And I finally (finally!) got to check “See the World’s Only Corn Palace,” in Mitchell, off my bucket list, despite multiple people insisting it wasn’t “worth it.” They had me a little worried my expectations were too lofty, but come on. It’s the only surviving example of the corn-themed buildings early Midwestern towns once erected to celebrate their agricultural prosperity: large-scale crop art that inadvertently doubles as a buffet for local birds. It’s ringed inside with an historic timeline and shelters a kids’ play area, art gallery, gift shop, and functioning auditorium that hosts the local high school’s basketball games. Plus, Cornelius, the human-sized ear of corn who is the palace’s mascot, wanders about. Those pooh-poohers are clearly A) wrong, B) fun-haters, and C) not fun at cocktail parties. Just saying.
Photo by TJ TUrner
Loving the Black Hills, though, is hardly controversial—in terms of pure beauty, at least; those rounded rock cliffs jutting out of gentle hills so thickly blanketed in ponderosa pine that native Lakota called them paha sapa, hills that are black. Imagine: They started out as a huge, domed rocks that bubbled up from the earth, layered inside like nesting dolls, with newer, softer stone on the outside and old, hard granite in the center. Then millions of years’ worth of wind and water carried layer after layer away—sometimes down the road, where it was pressed into the Badlands’ striking strata—revealing these slowly building concentric circles of hills, tall and rugged at their core. Early settlers respected the fact that the Lakota held them sacred, until gold was discovered. Native tribes have been trying to reclaim these hills ever since.
Some 2,000 square miles of their majesty are now the Black Hills National Forest, with Custer State Park and Wind Cave National Park taking up a little 150-square-mile chunk along the lower southeastern edge. They are typically divided into three sections, the Northern, Central, and Southern Hills, each with its own draws accessed by slow-and-scenic interior roads, dotted with little town-clusters of gift shops, motels, and attractions (or faster highways, which ring the whole fabulous mass). We planned to start at the top in Deadwood; move to the middle for a few days; using Rapid City, the Hills’ biggest town, as a base; then head down for a night in a cabin scored in Custer State Park.
Crazy Horse Memorial
Photo by TJ TUrner
The gritty, graphic HBO hit series Deadwood is one of Clint’s favorite shows, so we had to visit the spot where the real version unfolded. We wind down into the gulch, soaking in the spindly pines, dusty rock outcroppings, a bighorn sheep-crossing sign—more West than Midwest for sure—mentally overlaying muddy streets and shacks onto the compact few streets of present-day Deadwood, a themed two-story tourist town of casinos, bars, and souvenir shops with names like Gold Dust Gaming, Gunslinger Saloon, and Miss Kitty’s Mercantile. We check into the Mineral Palace, a relatively new, non-chain hotel and casino where Al Swearengen’s Gem Theater (ahem, whorehouse) stood about 140 years ago, then hurry a few blocks up Historic Main Street for one of the four daily assassinations of Wild Bill Hickok in Saloon No. 10.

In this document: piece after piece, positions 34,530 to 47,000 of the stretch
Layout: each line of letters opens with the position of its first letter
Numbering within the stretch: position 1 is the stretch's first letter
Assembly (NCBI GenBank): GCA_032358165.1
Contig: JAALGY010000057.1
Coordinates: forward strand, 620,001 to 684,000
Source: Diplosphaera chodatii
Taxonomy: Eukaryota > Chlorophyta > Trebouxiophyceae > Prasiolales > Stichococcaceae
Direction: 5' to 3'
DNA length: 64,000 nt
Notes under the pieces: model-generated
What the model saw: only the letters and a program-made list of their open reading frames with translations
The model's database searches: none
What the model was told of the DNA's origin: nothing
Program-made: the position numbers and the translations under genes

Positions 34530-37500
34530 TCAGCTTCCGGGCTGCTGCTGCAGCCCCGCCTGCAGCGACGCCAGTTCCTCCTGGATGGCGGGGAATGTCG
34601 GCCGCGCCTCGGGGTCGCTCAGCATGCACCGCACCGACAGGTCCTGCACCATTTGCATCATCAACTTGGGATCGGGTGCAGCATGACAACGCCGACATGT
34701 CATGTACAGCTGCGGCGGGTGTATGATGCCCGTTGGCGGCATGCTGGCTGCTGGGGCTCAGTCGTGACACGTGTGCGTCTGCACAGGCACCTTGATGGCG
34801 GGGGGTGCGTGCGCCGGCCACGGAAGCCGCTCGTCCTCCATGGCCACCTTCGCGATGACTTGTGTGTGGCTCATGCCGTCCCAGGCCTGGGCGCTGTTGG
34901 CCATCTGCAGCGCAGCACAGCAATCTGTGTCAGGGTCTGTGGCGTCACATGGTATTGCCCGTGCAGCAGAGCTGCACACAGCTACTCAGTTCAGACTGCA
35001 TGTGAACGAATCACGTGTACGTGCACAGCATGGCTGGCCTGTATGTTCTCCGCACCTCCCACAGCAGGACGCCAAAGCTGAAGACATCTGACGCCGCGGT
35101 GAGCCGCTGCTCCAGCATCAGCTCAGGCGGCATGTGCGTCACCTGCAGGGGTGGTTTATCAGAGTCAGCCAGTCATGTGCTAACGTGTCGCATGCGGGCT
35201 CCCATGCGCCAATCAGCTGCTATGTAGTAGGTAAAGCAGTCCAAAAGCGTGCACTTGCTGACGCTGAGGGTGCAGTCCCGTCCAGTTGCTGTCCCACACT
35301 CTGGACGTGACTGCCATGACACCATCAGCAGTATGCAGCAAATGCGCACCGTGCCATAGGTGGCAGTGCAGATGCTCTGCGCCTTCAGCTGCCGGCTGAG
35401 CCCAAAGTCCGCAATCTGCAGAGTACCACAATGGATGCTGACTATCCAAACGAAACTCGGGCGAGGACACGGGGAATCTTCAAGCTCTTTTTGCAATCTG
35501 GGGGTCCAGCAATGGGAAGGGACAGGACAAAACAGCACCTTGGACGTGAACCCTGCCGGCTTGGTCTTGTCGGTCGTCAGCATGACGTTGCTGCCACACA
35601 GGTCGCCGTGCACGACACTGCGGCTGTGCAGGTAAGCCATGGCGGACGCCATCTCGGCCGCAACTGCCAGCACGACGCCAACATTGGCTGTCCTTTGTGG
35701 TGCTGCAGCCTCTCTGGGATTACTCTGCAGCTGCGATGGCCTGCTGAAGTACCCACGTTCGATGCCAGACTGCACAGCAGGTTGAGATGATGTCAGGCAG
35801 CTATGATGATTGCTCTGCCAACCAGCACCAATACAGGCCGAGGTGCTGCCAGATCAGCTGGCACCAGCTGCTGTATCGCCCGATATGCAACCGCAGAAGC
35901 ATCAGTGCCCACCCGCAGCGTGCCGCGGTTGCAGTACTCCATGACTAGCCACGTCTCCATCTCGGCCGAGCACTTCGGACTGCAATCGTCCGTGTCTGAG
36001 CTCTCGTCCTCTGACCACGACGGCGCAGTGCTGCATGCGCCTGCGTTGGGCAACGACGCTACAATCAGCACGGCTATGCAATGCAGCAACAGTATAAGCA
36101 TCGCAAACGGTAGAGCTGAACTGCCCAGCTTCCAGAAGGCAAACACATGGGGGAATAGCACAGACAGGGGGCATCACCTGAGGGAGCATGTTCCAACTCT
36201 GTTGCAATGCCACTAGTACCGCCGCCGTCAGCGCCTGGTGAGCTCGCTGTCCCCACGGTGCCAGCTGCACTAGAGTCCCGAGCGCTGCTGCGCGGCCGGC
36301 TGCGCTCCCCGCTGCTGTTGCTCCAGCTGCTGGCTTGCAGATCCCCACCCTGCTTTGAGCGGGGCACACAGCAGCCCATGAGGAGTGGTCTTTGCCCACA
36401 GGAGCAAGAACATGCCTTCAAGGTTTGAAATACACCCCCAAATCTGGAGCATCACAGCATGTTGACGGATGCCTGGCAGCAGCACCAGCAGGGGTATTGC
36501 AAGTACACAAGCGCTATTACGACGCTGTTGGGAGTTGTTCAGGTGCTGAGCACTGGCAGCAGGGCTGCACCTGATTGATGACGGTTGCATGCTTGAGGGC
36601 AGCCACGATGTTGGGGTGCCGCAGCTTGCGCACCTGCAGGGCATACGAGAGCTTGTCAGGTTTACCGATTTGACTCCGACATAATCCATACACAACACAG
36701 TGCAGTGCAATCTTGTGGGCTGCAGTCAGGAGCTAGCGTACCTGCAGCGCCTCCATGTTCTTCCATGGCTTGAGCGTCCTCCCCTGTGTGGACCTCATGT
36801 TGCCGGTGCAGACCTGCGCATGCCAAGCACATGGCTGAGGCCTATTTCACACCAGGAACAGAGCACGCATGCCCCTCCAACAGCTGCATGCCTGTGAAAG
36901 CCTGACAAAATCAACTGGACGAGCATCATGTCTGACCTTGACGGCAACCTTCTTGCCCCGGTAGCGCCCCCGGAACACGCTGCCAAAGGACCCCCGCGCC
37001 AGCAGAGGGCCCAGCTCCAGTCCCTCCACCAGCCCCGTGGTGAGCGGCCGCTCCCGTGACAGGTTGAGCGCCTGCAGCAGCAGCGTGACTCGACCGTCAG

We order a couple of beers and bar snacks from our hightop, essentially front-row seating for the free, half-hour show about to unfold at the back of the saloon. Wild Bill himself selects volunteers from the crowd to act as his fellow card players and the bartender. They take their spots as a recorded voice relays town history, like how it was named for the tangle of broken trees this gulch held before more than 10,000 people arrived to either find gold or separate those who did from their fortune. Then, Bill’s death, in one quick shot at the hand of a comically drunk Jack McColl. After a few moments, Bill springs back to life and invites the crowd up for photos. I snap one of each of my kids, wedged between victim and assassin, everybody smiling.
Historic downtown Deadwood
Photo courtesy of South Dakota Tourism
After lingering over delicious New York Strips at the saloon’s modern steakhouse upstairs, we wander back out to Main Street, where classic rock and country music mingle in the thick summer air, seducing visiting bar-hoppers and entertaining the sidewalk smokers and us. The evening is Deadwood distilled: tours and re-creations rooted in cold, hard history, camped up and wrapped in a friendly, easygoing party.
I’d read to approach Mt. Rushmore from the south on scenic 16A, aka Iron Mountain Road, all curves, switchbacks, and pigtail bridges designed to force you to slow down and enjoy its 17 miles over an hour or so. If you take it headed north, the one-car rock tunnels perfectly frame the presidents four. When we spy them for the very first time, they’re teeny-tiny in the distance but still thrilling, like the Midwest version of spotting a celebrity walking New York City streets.